Economic statistics show that incomes for the top 1 percent of U.S. households soared 31 percent from 2009 through 2012, after adjusting for inflation, yet inched up an average of 0.4 percent for those making less. Many economists are sounding alarms that the income gap, greater now than at any time since the Depression, is hurting the economy by limiting growth in consumer spending.
Yet those concerns aren't resonating in some states. Last year, at least 10 states passed income tax cuts targeted at businesses or those in the top individual brackets. Several more already have cut taxes this year, including Democratic-led New York and Republican-led Oklahoma. Yet over the past three years, nearly one-fifth of the states have pared back unemployment benefits, and more cutbacks are under consideration.
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The theory is that business owners are more likely to hire, expand and drive economic growth when their own financial burdens are eased. But others contend that formula comes with side effects.
"What's happening at the state level is increasingly important, and, to many eyes, it appears to be moving things in one direction - towards greater inequality," said Matthew Gardner, executive director of the Institute on Taxation and Economic Policy, a Washington-based tax research group.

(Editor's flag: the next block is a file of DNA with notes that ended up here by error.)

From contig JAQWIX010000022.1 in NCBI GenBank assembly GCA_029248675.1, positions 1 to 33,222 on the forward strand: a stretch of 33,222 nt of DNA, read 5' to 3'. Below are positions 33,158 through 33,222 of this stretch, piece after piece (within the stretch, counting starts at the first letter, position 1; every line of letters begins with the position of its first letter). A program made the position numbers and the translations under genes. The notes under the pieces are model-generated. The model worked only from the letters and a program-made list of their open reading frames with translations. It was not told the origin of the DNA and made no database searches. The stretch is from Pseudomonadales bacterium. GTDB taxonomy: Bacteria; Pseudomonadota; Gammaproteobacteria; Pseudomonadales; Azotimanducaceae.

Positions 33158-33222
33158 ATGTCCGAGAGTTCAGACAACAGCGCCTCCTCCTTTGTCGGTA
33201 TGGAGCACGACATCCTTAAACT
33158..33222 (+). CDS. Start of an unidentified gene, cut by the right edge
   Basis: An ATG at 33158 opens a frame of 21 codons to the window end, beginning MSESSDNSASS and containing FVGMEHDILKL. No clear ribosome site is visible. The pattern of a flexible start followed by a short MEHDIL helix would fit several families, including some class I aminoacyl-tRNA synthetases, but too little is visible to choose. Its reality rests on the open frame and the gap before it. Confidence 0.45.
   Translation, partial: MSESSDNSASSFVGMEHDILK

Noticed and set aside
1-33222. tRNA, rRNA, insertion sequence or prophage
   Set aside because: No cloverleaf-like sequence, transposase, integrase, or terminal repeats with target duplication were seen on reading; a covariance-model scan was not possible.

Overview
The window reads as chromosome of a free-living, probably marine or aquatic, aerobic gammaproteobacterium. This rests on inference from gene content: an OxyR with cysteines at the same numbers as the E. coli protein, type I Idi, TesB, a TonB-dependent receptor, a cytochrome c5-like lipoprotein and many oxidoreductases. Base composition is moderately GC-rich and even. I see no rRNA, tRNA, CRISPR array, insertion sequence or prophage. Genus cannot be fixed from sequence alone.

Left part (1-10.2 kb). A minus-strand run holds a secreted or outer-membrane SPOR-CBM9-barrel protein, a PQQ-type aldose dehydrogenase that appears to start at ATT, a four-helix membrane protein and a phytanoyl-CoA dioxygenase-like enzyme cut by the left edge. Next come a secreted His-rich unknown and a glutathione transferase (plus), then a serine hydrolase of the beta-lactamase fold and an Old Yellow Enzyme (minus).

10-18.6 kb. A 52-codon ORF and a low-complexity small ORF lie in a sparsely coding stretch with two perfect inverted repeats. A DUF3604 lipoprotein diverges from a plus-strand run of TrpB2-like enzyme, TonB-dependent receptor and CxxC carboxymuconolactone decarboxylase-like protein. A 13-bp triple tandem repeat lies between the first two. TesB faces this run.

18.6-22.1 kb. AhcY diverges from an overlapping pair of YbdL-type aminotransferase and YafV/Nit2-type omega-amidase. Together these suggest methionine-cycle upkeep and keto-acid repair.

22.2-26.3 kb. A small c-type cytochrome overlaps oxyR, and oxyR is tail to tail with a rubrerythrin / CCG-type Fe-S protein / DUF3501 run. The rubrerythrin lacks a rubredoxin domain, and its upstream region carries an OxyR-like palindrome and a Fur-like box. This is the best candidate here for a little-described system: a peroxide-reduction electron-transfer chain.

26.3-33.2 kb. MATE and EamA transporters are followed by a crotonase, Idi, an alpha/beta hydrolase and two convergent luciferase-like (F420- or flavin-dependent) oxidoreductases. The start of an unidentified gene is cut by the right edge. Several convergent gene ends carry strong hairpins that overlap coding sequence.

The once-obscure income gap has become an issue in the 2014 elections as Democrats and Republicans differ over the best way to ensure America fulfills its promise as a land of opportunity.
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Economists point to a variety of factors contributing to the gap, from the shift toward foreign manufacturing to a growth in single-parent households. Federal policies also come into play.
But state governments also have an impact.
Since the mid-1970s, states as a whole have cut their top individual income tax rates by nearly one-fourth, while boosting state sales tax rates by almost half, according to an Associated Press analysis. That has meant lower taxes for those earning the most and a bigger proportionate tax bite for those who spend more of their income on retail sales. Vermont, for example, has cut its top personal income tax rate from 17.5 percent to less than 9 percent while doubling its sales tax rate to 6 percent.
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At the same time, states have scaled back some of the aspects of the financial safety net that keep low-income people out of poverty. The inflation-adjusted value of state welfare payments has been dropping in every state except Maryland and Wyoming and - even with federal food stamps included - leaves recipients below the poverty level in all states.
A divorced mother of three, Amy Jennewein came to the Missouri Capitol earlier this year imploring lawmakers to raise the minimum wage from $7.50 an hour to $10. Instead, the Republican-led Legislature voted to gradually cut the top individual income tax rate from 6 percent to 5.5 percent and referred a three-quarters cent sales tax increase to the ballot. It also curbed unemployment benefits.